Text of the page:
Kenya’s hit web series for vigilante justice


The alleged carjacker is strapped to a chair as the video stream goes live and a distorted voice is heard describing his crimes.

Footage is then shown of an attack before the words “Guilty or Not Guilty? You Decide…” flash up on screen alongside a website address.

The verdict is overwhelmingly guilty and the man is killed by lethal injection while the camera is running.

This vigilante justice is handed out by a gang called Tuko Macho, which is Swahili for “we are watching”.

It is also the name of a hugely successful web series in Kenya which, with the help of social media, has attracted tens of thousands of viewers and been nominated for an award at the Toronto Film Festival.

“I really wondered what a Kenyan superhero would look like, especially a purposeful one like Batman,” says Jim Chuchu, the director of Tuko Macho.

“I feel like Nairobi is such a Gotham City sometimes ? we have our own version of all these super-villains. They don’t wear costumes but they are equally crazy and get away with much worse.”

Real-life parallels

The show became an instant hit.

As the story unfolds and more criminals are kidnapped by the gang, more fictional votes are cast ? the creators even involve the audience by asking them to cast votes in real life.

Cases are investigated in the series, evidence is presented and the audience casts its vote
Cases are investigated in the series, evidence is presented and the audience casts its vote

The second case featured a hit-and-run involving a preacher ? a woman accused of killing someone in her car and leaving the scene.

Again it was put to the vote in the TV show, and again the verdict was guilty.

Mr Chuchu is aware of the parallels between his series and life in Kenya.

“There are so many people who are known to be in the drugs business and have been for years, but nothing ever happens,” he says.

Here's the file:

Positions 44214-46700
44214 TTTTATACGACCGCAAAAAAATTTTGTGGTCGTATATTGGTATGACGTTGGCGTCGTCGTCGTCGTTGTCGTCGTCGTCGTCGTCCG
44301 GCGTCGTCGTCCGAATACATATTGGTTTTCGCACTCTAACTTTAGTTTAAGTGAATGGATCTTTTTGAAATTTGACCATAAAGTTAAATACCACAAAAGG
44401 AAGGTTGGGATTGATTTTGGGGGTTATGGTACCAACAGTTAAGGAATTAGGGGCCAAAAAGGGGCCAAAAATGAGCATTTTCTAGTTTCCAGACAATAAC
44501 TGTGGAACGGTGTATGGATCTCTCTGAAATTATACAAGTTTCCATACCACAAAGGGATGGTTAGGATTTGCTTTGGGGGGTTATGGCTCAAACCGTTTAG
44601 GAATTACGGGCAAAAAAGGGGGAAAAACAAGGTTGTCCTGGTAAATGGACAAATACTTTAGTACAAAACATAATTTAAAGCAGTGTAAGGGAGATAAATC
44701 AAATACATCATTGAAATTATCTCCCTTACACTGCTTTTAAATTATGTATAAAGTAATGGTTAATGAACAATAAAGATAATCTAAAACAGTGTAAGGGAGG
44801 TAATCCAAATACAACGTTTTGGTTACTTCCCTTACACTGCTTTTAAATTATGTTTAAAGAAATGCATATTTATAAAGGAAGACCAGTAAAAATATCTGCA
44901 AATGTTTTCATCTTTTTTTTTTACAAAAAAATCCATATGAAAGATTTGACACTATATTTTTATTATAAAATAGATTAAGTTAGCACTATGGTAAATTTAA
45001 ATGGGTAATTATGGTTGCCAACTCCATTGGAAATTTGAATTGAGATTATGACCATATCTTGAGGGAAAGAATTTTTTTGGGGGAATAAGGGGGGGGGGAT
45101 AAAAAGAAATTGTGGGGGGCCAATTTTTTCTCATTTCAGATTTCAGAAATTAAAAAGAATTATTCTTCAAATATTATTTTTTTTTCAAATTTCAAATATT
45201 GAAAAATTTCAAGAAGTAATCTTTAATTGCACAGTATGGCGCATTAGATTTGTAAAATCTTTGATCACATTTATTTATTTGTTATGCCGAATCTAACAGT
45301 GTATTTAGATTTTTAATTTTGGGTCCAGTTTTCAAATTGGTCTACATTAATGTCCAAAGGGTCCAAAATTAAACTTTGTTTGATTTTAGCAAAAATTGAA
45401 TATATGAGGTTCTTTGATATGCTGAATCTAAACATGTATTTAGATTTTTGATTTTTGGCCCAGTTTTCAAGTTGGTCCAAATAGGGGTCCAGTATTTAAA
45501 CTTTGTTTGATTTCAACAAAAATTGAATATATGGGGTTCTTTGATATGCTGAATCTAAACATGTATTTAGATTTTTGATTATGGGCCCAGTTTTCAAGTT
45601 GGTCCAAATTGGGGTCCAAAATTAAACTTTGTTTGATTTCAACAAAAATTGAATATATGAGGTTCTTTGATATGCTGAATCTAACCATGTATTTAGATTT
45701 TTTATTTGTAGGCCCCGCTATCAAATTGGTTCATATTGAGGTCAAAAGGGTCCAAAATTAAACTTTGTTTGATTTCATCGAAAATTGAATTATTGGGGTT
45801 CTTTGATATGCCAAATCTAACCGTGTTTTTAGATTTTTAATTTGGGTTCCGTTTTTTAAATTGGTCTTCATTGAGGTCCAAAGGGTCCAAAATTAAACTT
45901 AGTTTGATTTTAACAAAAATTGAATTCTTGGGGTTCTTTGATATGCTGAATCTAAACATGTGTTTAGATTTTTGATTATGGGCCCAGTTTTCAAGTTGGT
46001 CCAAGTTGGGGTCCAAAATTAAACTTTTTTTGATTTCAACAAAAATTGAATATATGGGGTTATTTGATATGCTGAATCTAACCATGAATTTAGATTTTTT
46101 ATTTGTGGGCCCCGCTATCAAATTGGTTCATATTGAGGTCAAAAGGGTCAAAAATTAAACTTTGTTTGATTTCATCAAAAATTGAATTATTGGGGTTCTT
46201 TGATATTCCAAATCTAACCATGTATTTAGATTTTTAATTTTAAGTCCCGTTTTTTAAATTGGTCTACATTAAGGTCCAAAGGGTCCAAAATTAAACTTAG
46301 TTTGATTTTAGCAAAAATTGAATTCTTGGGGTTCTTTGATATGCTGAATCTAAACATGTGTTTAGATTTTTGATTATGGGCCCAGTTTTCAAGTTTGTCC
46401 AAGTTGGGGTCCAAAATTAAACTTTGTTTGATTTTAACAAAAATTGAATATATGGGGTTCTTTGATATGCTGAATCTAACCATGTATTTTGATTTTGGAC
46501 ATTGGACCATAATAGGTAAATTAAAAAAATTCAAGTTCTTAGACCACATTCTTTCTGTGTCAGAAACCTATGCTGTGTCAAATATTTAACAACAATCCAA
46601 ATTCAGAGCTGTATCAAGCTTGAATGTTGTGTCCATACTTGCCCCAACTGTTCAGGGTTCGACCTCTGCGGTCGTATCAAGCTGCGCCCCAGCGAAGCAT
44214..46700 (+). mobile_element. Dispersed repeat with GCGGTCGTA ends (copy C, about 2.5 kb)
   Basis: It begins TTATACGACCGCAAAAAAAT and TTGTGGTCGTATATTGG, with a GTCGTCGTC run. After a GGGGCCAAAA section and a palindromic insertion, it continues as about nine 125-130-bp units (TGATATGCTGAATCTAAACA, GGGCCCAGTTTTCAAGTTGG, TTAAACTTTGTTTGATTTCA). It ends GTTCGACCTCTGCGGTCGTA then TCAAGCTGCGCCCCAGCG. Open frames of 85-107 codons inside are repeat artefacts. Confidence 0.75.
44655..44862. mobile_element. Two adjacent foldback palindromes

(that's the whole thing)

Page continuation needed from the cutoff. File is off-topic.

“There are people who have murdered, there are people who have stolen billions of shillings and they are just walking around the streets or running for office.

“You get the idea that court, and police and jail is some kind of performance and it only plays out on people of a certain social status ? if you’re rich enough, if you’re powerful enough all these rules don’t apply to you.”

Lawyer’s death

For decades in Kenya there have been extra-judicial killings by police, but these appear to have increased under the umbrella of counter-terrorism.

“Many times the response of the public to these kinds of extra-judicial killings has been congratulatory,” says John-Allan Namu, an investigative journalist with Africa Uncensored.

His investigation into attacks on street traders was used as one of the cases in Tuko Macho.

“It’s something that has appealed to the Kenyan populace for sometime even though it is completely abhorrent and completely wrong, so that’s why I think there’s something to draw from in Tuko Macho.”

But the problem of impunity, which emerges with a large amount of extra-judicial killings, has come to the fore recently with the death of human rights lawyer Willie Kimani.

He was killed along with a taxi driver and his client, who was in the process of making a complaint to the courts over police brutality.

Four officers have been charged with murder.

“When Willie Kimani died it hit home, for once, with a segment of the population that never really was affected by extra-judicial killings: middle class, professionals, people who really wouldn’t have a reason to be a target of the police,” says John-Allan Namu.

“I’ve seen a bit more reflection about why the police are using these means, and therefore whenever something like this happens there’s more attention on it and we start to discuss it more openly.”

The web-series Tuko Macho explores some of the reasons why the main protagonist decides to take vigilante action ? a sense of failure within the judicial system.

“People need to ask themselves would they trust the courts to deliver justice for them and if not why?” asks assistant director George Gachara.

“In the programme we are very clear about the failures of vigilantism ? it’s a conversation.”

He is also a member of The Nest, an arts collective in Nairobi, which produced the show.

“Among the questions in our heads was how does art and creative work start speaking to society, citizenship and our own identity within Nairobi, Kenya and Africa?”


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